Where to Find Those Pesky Windows 8 Mod Apps

Where to Find Those Pesky Windows 8 Mod Apps

Over the holiday I had a situation where one of my Windows 8 apps, ComiXology (yes, I'm a comic book geek), would stop downloading. Only an uninstall and reinstall of the entire app would fix the problem. Actually, this problem has gone on for some time, but since I was taking time off for the holiday season, I had more time to investigate and fix the issue once and for all. Who wants to uninstall and reinstall an app every time it needs to function, right? There are other Windows 8 apps that exhibit this same problem, but this was one I was focused on at the time.

What I determined was that the app's cache was not clearing, so I needed a way to automate dumping the cached files. I eventually used PowerShell to create a script I could manually run to erase the offending files, but the lengthiest part of developing the solution was not creating the script, but instead locating the Windows 8 Apps directory in the file store.

Windows 8 apps are located in a hidden directory called WindowsApps underneath the C:\Program Files folder, and to access them for viewing, and even utilize a script to make modifications, you have to adjust the folder permissions.

To make these modifications…

  1. Open up Windows Explorer and navigate to C:\Program Files
  2. On the Windows Explorer window menu, select the View tab, goto Options, and then select Change Folder and Search Options.

  1. In the Folder Options dialog box, select the View tab and change the Hidden Files and Folders option to Show Hidden Files, Folders, and Drives.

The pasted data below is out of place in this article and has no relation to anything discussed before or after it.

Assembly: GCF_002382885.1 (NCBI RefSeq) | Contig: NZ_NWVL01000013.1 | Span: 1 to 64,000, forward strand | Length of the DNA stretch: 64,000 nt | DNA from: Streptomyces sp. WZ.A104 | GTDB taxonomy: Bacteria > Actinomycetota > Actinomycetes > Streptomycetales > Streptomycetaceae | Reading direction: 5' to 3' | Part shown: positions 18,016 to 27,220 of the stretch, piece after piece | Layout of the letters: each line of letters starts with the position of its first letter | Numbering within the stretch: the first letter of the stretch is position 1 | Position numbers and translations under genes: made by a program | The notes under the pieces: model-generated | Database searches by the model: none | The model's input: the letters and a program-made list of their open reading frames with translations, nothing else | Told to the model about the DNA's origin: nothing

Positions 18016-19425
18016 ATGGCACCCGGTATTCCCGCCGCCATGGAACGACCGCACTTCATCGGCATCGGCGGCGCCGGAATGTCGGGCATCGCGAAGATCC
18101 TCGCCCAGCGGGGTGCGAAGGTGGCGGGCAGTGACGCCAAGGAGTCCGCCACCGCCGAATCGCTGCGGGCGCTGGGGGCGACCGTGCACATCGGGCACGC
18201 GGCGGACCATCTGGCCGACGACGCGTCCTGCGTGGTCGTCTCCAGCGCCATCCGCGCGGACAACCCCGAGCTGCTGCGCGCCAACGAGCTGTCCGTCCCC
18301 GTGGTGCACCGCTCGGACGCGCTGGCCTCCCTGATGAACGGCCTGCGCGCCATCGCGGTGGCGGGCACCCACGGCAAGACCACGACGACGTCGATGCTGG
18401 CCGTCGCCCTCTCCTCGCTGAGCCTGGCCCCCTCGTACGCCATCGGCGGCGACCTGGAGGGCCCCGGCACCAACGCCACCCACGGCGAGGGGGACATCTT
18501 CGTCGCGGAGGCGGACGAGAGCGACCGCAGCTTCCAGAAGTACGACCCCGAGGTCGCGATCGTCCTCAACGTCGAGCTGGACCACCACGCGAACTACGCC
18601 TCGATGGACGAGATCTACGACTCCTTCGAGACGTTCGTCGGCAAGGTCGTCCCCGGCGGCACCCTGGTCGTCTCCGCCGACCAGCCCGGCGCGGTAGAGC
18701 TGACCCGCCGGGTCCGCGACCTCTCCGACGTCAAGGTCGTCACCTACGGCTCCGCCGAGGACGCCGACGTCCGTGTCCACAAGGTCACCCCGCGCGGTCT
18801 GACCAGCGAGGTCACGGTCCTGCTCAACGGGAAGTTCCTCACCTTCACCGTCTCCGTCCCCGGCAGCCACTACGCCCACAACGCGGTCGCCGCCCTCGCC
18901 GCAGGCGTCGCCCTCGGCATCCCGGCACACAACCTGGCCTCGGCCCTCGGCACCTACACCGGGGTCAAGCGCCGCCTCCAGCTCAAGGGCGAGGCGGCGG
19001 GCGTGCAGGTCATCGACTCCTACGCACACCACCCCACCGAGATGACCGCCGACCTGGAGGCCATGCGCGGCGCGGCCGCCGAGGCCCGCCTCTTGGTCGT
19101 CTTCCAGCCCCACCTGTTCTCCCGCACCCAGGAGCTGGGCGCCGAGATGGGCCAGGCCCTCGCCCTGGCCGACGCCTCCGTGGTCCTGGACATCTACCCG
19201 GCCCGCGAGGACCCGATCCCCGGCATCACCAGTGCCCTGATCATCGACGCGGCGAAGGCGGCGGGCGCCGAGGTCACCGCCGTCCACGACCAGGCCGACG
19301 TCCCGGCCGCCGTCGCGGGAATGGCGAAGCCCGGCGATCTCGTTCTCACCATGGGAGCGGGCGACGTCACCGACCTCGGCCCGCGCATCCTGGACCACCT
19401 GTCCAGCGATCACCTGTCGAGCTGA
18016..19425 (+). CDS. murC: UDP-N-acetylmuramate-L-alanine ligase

1. Even after you make this change, you'll still get a warning about denied permissions. Click Continue past the first dialog warning, and then click the Security Tab link the next dialog box it provides.

  1. On the WindowsApps Properties dialog box, choose the Advanced button.

  1. The next dialog box, Advanced Security Settings for WindowsApps, requires you to continue with administrative permissions. Go ahead and choose that.

  1. Now, you'll need to change the folder Owner for the TrustedInstaller to your own name. Do this by first clicking the Change option…

  1. …and, then adding your name to the Object Name box.

Keep in mind, the TrustedInstaller account is a secure, system account. So, after you've done some perusing of the WindowsApps folder and completed what other business you have there, you might want to consider changing the permissions back.

Hide comments


  • Allowed HTML tags: <em> <strong> <blockquote> <br> <p>

Plain text

  • No HTML tags allowed.
  • Web page addresses and e-mail addresses turn into links automatically.
  • Lines and paragraphs break automatically.